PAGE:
The moment finally arrived when it became impossible to play along any more. With each succeeding year, I pronounced my objections to the grand event but balked at cutting the strings, afraid to be left out of the national pageantry. This week, though, after years of empty threats, I finally declared my independence.
I refused to watch the State of the Union speech.
Oh, I read the speech – as it turns out, about 30 minutes before President Barack Obama delivered it, thanks to a White House decision to release the text ahead of time. Many people did likewise. Yet it didn’t stem the enthusiasm – or at least the attraction – for an event that is ultimately the emptiest circus in our political pantheon. Seasoned reporters and analysts with decades of experience carried on as though this moment had any real import, watching Congress do jumping jacks out of their seats for a politician reciting a rehashed agenda that voters rejected eleven weeks earlier.
Even by American standards, where we do pomp and circumstance on the grandest scale, the disparity between the State of the Union’s pageantry and its import boggles the mind. The President – and this applies to any President, especially in the television era – enters the chamber of the people’s branch of government like a triumphal Caesar rather than a chief executive delivering a report on operations to a legislature. Members are expected to cheer the President every few lines with standing ovations, regardless of what is being said.
Worst of all, everyone pretends that the speech has more import than an address given at a factory or a schoolyard, where at least one might expect focus on a particular policy area. The White House and their allies on Capitol Hill pretend that each SOTU address is the Most Important Speech Ever, while barely anyone else can recall more than a couple of points from the previous Most Important Speech Ever.
The opposition party, jealous of the television time afforded this grotesque display, chooses a sacrificial lamb to deliver a televised response that usually comes across as comic relief. Afterward, politicians issue an avalanche of generic press releases, while pundits weigh the import of the President’s wish list and wonder whether this will produce a magic bullet for their approval ratings.
Two weeks later, everyone forgets all about it. Eleven and a half months after that, we start the whole cycle over again.
Even political conventions, long bereft of any suspense, have more functional value than a State of the Union speech. They produce party platforms that few read and even fewer adopt in toto while campaigning, and the presidential nominations are almost always wrapped up weeks before the conventions begin. However, they do provide for networking among activists, and more importantly, a platform to allow the next generation of talent to emerge on a national stage in the weeks before an election. SOTU addresses take place weeks after an election, when voters want Washington to stop playing around and get to work.
This year’s exercise was a particularly empty one. Last October, President Obama explicitly linked his agenda to the midterm elections, only to watch his party suffer a disaster in both the House and Senate in November. Last night’s State of the Union speech took place in front of a Congress that has 80 more Republicans than when Obama first took office six years ago to the day. To the extent that there was any interest at all in this event outside of the Beltway and the commentariat, the key was whether Obama would acknowledge that rejection and build bridges with Republicans to find areas of compromise.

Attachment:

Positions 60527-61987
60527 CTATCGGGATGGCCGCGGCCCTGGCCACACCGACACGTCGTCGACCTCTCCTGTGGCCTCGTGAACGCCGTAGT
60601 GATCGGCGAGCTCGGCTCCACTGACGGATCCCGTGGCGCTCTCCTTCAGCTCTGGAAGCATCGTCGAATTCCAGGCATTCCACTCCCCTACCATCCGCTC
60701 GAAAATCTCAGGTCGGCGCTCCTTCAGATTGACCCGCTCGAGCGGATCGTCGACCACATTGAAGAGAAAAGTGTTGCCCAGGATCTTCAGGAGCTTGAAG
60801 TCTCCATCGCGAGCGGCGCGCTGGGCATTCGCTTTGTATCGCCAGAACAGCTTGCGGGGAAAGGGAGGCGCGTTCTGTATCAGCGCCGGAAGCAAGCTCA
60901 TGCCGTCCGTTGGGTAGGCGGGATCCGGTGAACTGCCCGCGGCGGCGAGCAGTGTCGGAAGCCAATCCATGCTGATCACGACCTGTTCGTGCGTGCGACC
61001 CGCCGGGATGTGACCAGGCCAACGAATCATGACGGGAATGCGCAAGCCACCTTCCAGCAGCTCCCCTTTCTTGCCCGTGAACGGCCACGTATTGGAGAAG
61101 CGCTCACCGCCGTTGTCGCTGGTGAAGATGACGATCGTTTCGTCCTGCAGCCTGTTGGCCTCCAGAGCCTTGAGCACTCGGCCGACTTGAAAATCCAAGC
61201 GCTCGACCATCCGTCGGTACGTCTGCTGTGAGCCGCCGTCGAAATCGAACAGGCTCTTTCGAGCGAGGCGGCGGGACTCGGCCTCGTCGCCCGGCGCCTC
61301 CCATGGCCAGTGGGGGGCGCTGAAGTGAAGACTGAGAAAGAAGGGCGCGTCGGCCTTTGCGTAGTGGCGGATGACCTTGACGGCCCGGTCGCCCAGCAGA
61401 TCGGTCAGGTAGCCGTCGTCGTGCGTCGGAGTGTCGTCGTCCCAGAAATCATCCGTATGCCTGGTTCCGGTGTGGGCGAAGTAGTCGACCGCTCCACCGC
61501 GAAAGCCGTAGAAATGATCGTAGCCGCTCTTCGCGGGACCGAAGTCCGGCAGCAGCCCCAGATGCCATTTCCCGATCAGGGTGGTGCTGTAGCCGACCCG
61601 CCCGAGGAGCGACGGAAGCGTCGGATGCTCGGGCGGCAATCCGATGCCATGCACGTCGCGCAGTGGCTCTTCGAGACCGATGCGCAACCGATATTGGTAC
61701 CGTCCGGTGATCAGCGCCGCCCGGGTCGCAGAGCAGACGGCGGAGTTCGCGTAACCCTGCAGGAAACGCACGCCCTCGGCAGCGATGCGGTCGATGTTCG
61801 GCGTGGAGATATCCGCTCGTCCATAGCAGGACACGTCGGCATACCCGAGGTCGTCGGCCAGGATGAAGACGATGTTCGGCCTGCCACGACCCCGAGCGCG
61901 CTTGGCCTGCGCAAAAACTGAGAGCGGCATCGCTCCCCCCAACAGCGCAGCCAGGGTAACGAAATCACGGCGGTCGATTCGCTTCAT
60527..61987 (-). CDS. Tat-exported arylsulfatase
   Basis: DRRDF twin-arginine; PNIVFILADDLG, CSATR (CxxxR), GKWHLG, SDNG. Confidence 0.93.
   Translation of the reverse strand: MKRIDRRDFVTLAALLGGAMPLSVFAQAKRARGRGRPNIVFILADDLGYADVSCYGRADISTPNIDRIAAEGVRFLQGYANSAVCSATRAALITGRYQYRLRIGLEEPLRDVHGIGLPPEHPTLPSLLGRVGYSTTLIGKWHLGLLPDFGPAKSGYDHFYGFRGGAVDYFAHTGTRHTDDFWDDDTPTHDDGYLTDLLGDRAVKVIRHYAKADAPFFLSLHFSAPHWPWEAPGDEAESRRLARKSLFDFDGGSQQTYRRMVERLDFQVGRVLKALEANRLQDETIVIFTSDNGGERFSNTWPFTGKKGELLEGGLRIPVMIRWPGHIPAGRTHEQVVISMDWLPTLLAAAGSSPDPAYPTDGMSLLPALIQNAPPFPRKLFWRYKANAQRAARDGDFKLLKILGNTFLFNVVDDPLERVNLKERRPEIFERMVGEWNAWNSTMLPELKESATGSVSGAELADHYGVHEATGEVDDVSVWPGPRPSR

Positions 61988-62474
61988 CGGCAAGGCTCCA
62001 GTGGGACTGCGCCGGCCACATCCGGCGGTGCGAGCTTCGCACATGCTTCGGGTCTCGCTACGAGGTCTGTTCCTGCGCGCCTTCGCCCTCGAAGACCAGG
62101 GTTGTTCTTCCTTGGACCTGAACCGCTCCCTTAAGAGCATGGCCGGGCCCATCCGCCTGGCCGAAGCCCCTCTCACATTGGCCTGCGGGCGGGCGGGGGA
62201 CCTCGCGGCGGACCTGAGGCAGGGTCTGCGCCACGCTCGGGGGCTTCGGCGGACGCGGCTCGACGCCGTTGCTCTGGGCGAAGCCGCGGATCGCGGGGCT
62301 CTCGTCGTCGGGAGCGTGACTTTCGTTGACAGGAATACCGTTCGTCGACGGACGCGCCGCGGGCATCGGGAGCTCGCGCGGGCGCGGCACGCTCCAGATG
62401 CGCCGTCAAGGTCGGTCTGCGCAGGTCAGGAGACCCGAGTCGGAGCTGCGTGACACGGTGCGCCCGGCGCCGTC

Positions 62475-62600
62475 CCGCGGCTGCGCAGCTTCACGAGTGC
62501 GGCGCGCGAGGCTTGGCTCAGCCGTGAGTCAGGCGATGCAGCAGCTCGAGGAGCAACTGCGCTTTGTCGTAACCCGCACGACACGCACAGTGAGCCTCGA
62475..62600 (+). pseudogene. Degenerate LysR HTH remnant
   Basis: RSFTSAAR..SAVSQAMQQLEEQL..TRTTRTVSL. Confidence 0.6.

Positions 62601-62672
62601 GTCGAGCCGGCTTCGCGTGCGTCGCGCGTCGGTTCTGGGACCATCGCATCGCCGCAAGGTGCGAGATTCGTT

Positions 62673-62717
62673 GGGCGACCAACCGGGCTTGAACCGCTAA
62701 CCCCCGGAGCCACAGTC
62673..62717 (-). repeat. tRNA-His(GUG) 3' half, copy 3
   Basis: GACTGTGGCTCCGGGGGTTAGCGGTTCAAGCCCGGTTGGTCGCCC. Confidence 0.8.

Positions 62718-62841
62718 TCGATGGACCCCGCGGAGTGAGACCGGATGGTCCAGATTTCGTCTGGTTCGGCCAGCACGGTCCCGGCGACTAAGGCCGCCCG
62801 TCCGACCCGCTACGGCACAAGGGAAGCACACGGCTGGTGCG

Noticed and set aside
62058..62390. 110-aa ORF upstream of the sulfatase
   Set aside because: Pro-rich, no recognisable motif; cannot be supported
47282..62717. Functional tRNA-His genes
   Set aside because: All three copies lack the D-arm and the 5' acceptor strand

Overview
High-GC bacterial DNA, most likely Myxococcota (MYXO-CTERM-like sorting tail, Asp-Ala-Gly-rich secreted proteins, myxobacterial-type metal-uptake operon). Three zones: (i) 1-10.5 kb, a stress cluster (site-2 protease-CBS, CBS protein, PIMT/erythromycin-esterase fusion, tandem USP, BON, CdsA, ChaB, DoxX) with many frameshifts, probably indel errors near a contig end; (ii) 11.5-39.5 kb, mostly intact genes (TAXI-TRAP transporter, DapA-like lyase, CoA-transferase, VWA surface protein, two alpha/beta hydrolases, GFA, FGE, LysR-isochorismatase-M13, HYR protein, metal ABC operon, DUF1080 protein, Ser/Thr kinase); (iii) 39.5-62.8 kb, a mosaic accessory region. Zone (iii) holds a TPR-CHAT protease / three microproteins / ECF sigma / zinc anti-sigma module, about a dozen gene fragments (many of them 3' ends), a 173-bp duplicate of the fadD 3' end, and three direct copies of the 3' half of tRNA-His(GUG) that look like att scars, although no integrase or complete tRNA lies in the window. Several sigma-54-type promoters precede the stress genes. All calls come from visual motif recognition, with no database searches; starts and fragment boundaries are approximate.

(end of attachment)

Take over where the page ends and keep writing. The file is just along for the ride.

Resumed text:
Instead, Obama acted like voters had no effect on him at all. As David Corn noted at Mother Jones, “Obama acted as if the last election had not occurred—or that, at least, it was not a defining moment.” Corn considered this being “bold” on Obama’s part, but for voters who had given Obama and his party a sound thrashing at the ballot box less than three months earlier, it sounds more like denial. So too did the laundry list of hyperbolic claims of success by Obama over the past year, given that 2014 was easily his worst in terms of job approval in his presidency.
Almost nothing Obama discussed has a prayer of getting a floor vote, let alone passage, in the 114th Congress. The wish list was so improbable that CBS’ Bob Schieffer reacted in disbelief when Obama adviser Dan Pfeiffer unveiled it on Face the Nation two days earlier. Obama hadn’t bothered to put that agenda before the Democratic-controlled 111th Congress Schieffer pointed out, especially the $320 billion in new tax hikes. “Is this for real?” Schieffer demanded.
Of course it’s not for real. It’s just for theater, a silly show for silly people who are interested only in posturing rather than actual governance. It was a circus that allowed Obama to feign leadership while a captive Congress feted him with phony ovations for an administration mired in both denial and failure. Ironically, the White House itself issued the event’s most honest representation when it tweeted a picture of an empty tan suit with the hashtag #YesWeTan, in a puerile attempt to troll Twitter users (Obama showed up in the usual navy blue pinstripes).
Nothing exemplifies the State of the Union’s uselessness better than that image. We don’t have an emperor with no clothes; we have a suit with no leader, strutting across a stage for an evening for no one’s benefit but his own while everyone else pretends to see meaning in it. Shame on us for playing along with this farce of an event for so long. Let us press upon both parties to put an end to this embarrassment to representative democracy, and return the constitutional requirement back into the operational report the founders intended – preferably in writing.
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